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Theresa May, the British prime minister, has earmarked £2bn for science and innovation, and pledged further tax cuts for companies as part of a grand bargain that requires business to build a “stronger, fairer country”.

Speaking to the annual conference of the Confederation of British Industry, she conceded that business needed clarity following the UK’s Brexit vote but repeated there would be “no running commentary” on negotiations. In an article in FT, she stressed capitalism should be balanced “to ensure it works for everyone”. (FT)

In the news

Gallic shake up François Fillon is the frontrunner candidate for the centre-right in France’s presidential elections, after Nicolas Sarkozy’s efforts to return to the Elysee ended abruptly in primaries on Sunday. Bernard-Henri Levy argues Marine Le Pen of the extreme rightwing National Front could win because people have lost interest in whether politicians tell the truth. (FT, Telegraph)

Trump’s vetting problems The incoming US president’s family circle and desire to purge his administration of outsiders will add to a backlog of half a million people being screened . “Top secret” clearances take on average 225 days. (FT)

Tumbling payouts Global dividends have fallen sharply as subdued earnings in the US hit payouts alongside growing uncertainty because of the election of Donald Trump, worries about China’s economy and Brexit. The slump in dividends in the third quarter is the weakest performance in more than a year. (FT)

Merkel seeks fourth term German leader Angela Merkel said she would stand again as a candidate for chancellor and party leader two weeks after the US election left her as the west’s pre-eminent defender of liberal values. But she is under pressure from the same forces that elevated Donald Trump and fuelled Britain’s vote to leave the EU. (FT, NYT)

EU popularity surge Support for the EU has risen in Europe in the wake of Brexit — including in Britain, according to a survey published today. In Britain, support rose to 56 per cent after the Brexit vote, compared with 49 per cent before. (FT)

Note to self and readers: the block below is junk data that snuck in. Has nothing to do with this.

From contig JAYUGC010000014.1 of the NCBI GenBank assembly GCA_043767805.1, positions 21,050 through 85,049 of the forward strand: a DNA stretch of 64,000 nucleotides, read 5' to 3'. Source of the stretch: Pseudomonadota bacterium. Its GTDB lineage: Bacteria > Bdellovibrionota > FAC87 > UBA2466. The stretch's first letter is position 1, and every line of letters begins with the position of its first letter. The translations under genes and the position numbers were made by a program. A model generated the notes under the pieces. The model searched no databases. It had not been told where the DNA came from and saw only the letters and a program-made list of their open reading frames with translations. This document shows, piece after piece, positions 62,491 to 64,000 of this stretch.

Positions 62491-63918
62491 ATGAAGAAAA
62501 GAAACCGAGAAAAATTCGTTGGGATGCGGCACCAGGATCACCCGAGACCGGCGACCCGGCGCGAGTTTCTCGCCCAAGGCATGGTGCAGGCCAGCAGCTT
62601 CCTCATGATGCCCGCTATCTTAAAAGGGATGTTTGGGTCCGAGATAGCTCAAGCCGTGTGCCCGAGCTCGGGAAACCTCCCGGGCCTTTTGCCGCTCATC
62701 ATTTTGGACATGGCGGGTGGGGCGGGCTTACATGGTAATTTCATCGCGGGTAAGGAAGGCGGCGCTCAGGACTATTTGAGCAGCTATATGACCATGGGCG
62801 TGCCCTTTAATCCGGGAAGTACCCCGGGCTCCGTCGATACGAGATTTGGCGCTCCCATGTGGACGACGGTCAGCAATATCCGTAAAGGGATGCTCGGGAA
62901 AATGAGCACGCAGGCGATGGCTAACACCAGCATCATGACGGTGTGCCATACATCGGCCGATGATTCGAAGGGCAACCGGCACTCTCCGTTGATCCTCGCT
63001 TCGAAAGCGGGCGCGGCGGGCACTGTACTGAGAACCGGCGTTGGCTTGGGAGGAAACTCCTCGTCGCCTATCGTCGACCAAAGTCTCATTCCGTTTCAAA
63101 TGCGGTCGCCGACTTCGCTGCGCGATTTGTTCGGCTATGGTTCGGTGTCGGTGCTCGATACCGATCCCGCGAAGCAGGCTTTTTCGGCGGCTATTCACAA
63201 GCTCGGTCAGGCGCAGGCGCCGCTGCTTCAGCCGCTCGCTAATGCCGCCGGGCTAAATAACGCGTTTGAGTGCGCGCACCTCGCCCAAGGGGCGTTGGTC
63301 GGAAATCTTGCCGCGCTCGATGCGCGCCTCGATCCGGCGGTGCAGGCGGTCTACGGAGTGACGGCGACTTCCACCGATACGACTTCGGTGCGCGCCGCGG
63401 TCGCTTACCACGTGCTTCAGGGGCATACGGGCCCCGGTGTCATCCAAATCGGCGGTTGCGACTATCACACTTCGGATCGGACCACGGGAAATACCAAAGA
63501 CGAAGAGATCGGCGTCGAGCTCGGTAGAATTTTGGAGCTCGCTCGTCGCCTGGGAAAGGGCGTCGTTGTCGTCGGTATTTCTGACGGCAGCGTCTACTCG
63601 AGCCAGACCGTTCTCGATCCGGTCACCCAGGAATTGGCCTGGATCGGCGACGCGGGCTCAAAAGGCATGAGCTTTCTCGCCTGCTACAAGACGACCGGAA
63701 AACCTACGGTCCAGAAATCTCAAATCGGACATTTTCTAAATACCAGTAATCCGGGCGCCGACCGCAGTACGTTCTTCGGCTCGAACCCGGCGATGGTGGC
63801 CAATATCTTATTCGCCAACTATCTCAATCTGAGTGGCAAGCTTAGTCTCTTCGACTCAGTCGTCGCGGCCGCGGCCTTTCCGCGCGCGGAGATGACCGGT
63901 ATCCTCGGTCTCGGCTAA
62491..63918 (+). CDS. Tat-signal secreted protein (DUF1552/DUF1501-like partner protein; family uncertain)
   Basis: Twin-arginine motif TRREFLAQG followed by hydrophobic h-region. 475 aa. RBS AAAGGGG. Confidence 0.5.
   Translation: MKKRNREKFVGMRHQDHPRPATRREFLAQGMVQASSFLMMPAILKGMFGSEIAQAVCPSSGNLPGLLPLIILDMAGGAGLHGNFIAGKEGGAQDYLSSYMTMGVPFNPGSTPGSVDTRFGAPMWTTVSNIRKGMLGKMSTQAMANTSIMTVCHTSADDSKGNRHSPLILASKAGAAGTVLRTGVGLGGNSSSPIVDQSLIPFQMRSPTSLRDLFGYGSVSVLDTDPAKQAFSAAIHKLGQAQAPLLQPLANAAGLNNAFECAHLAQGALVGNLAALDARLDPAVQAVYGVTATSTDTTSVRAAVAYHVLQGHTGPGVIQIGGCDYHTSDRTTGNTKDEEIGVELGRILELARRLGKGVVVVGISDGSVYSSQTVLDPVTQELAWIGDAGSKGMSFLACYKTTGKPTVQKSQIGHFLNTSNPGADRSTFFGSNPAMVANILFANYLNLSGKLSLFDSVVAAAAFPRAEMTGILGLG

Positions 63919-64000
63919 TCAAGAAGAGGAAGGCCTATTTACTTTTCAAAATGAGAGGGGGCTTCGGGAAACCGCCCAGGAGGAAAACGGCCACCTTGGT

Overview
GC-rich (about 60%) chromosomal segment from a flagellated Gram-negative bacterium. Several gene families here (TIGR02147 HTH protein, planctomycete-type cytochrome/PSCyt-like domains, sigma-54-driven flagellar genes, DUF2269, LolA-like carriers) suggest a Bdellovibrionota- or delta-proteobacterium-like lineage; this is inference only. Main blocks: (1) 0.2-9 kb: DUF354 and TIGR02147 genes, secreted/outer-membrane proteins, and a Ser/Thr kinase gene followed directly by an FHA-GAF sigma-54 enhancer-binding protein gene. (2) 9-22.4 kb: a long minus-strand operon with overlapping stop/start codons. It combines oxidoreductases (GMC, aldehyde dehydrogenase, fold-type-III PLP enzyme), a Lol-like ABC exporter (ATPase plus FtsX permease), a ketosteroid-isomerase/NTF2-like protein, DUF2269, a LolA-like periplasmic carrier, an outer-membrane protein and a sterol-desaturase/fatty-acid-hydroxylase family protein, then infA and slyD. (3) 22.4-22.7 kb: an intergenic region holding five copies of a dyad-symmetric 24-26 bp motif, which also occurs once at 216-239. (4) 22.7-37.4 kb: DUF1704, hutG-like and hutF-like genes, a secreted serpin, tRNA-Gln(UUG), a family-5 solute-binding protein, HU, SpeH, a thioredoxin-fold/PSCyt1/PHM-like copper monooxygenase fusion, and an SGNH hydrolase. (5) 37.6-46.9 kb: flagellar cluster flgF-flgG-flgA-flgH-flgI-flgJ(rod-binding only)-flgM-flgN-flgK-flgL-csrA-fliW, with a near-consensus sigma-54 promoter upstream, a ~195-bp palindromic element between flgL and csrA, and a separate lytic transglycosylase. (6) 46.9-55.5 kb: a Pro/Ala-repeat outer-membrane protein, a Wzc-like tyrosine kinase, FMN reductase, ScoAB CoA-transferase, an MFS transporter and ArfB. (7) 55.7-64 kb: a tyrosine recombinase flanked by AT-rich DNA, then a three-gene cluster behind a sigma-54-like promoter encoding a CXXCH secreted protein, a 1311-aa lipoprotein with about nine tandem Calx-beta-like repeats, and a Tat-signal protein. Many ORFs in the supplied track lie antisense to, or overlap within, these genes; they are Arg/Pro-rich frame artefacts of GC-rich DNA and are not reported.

Opening up on suppliers Gap, M&S and other apparel brands are disclosing lists of their factories in Asia. That reflects growing scrutiny of working conditions of their subcontractors. (NAR)

It’s a big day for

Oil Opec’s technical committee meets in Vienna to discuss the implementation of the deal to end the oil glut. Ali al-Naimi, the man who as Saudi Arabia’s oil minister for two decades set the pace of Opec and the commodity it trades in, recently sat down for Lunch with the FT . (FT)

Keep up with the important business, economic and political stories in the coming days with the FT’s WeekAhead.

Food for thought

Taking the risk How to prepare employees at a time of growing instability. Kiran Stacey’s top tip: if kidnapped, run away as soon as you can. (FT)

Denmark takes hard Brexit line The UK ally will put its national interests ahead of old alliances in EU exit talks, which could bode ill for Britain’s hopes of a clean divorce. (FT)

Obama talks Inside a stunned White House, the president talks about his legacy and America’s future to The New Yorker editor David Remnick. Mr Obama is also rethinking plans to withdraw from political life next year. (New Yorker, NYT)

I’m leaving, come with me After 31 years at the FT, Lucy Kellaway is hanging it up to become a teacher— she thinks you should too. (FT)

Killers on a shoestring Forget the claims of sophisticated, global criminals. The gangs of El Salvador are mafias of the poor. One supposed kingpin recently caught lived in a squat concrete house and drove an old Honda Civic. (NYT)

Putting it off A two-decade study on who’s most likely to procrastinate, in what context, and, most importantly, how to kick the habit for good. (Business Insider)

Video of the day

The week ahead Josh de la Mare highlights the week’s key stories, including the UK Autumn Statement, Black Friday sales and the EU-Ukraine summit. (FT)

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